The Bible makes frequent use of the yoke as a symbol of work, servitude, and union, but we moderns are unfamiliar with yokes due to our non-agrarian lifestyles.
Bill Onisick, expanding on the "Being Unequally Yoked" youth Bible Study he delivered at the 2017 Feast of Tabernacles, explores the results of joining "mismatched" beings together. Examples range from an ox yoked to a donkey, strugglin. . .
In this comprehensive overview on the subject of slavery, Martin Collins identifies several ways in which humans throughout history have become enslaved. No civilization has escaped its scourge, although Gentile administration has always been more cruel an. . .
The yoke grievous to bear (Acts 15:10) was not God's law, but an entire package of Pharisaic regulations that had been elevated to the level of God's law.
The yoke of bondage Paul refers to in Galatians was a combination of the code of regulations added by the Pharisees and Gnostic ritualism, not God's Law.
John Ritenbaugh insists that this particular topic is attached to the Old and New Covenants, solemn agreements which are eternal (God's Word is eternal) and will not pass away, nor will they be 'done away.' Some things may be set aside for a while, but the. . .
After explaining the context in which Paul advocated going from house to house, John Ritenbaugh reiterates that Paul, who understands clearly that God alone calls (John 6:44), makes his initial contact with non-believers in public places (synagogue and for. . .
God is doing more than merely saving people; He is producing children in His image. The difference between the covenants is in the quality of the faith.
Richard Ritenbaugh analyzes Jesus unambiguous, scathing indictment of the Pharisees in Matthew 23. Using abundant sarcasm, Jesus accuses them of presumptuously arrogating to themselves authority and prerogatives they had no title to. Although the Pharisees. . .
Affliction seems to be an integral part of Christianity. However, when it is viewed in the context of eternity, it is relatively light.
Jesus commands His followers to take our cross and follow Him. Does He mean to carry a pagan symbol, or is there a deeper meaning to His weighty words?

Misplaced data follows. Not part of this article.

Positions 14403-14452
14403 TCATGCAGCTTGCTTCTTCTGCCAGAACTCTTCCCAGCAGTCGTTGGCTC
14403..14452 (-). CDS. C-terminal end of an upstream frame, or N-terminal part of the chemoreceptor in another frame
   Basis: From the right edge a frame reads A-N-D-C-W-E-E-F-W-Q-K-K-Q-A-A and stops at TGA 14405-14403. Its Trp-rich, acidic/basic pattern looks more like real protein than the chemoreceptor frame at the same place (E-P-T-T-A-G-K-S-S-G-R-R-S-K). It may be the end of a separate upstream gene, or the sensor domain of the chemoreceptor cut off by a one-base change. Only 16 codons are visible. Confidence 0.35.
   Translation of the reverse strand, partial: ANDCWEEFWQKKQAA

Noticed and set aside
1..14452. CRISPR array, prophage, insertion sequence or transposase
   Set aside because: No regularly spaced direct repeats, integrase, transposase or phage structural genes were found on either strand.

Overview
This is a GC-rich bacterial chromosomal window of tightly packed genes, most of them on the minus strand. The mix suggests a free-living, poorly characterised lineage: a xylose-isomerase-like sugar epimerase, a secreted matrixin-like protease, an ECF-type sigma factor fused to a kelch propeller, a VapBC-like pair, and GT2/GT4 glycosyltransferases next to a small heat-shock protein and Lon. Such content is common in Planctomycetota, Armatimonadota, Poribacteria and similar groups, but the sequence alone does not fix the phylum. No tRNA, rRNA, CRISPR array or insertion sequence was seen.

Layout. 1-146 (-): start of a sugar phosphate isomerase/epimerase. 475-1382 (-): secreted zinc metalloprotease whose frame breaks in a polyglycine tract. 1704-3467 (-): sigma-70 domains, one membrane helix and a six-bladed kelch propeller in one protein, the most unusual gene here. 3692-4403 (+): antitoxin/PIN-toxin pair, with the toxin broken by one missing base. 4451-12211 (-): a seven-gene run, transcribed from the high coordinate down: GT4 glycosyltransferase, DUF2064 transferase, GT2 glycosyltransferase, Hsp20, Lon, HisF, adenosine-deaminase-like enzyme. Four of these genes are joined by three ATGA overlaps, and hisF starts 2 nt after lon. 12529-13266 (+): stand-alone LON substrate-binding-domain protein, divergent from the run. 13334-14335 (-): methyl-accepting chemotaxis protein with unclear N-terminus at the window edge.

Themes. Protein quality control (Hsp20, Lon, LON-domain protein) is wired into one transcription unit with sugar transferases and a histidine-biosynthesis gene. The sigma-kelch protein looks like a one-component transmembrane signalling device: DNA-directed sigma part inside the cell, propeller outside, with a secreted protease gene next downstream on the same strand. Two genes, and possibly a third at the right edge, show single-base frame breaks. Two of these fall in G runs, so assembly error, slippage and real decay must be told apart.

John Ritenbaugh reiterates that disciples of Christ should expect persecution, often from people we normally would feel comfort and protection from, such as members from our own family. The two-edged sword (the Word of God) divides families because recepti. . .
Richard Ritenbaugh, while acknowledging that America's relationship with slavery has indeed been checkered, with chattel slaves and indentured servants contributing to the prosperity of earlier times, counters the 'Progressivist' claim that America invente. . .
Martin Collins, reminding us that the Days of Unleavened Bread dramatize the difficulty of our perpetual lifelong struggle to extricate ourselves from the bondage of sin, points out that the despicable institution of human slavery has been perpetually with. . .
Richard Ritenbaugh reiterates that the command to eat unleavened Bread outnumbers the command to refrain from eating leavened bread three to one, indicating that if we actively engaged ourselves in studying God's word and doing righteousness, we wouldn't h. . .
Meditating on God's Law produces profound peace and vivid memory. Meditation fosters tranquility, safeguarding the integrity of our emerging spiritual body.
Mark Schindler, reflecting on the 1946 movie , The Best Years of Our Lives, as American drama film about three servicemen trying to piece their lives back together after coming home from World War II, only to discover that they and their families have been. . .
The movie Ben-Hur captures the essence of the time and ministry of Christ. By letting go of anger and hatred, we take on the yoke of Jesus Christ.
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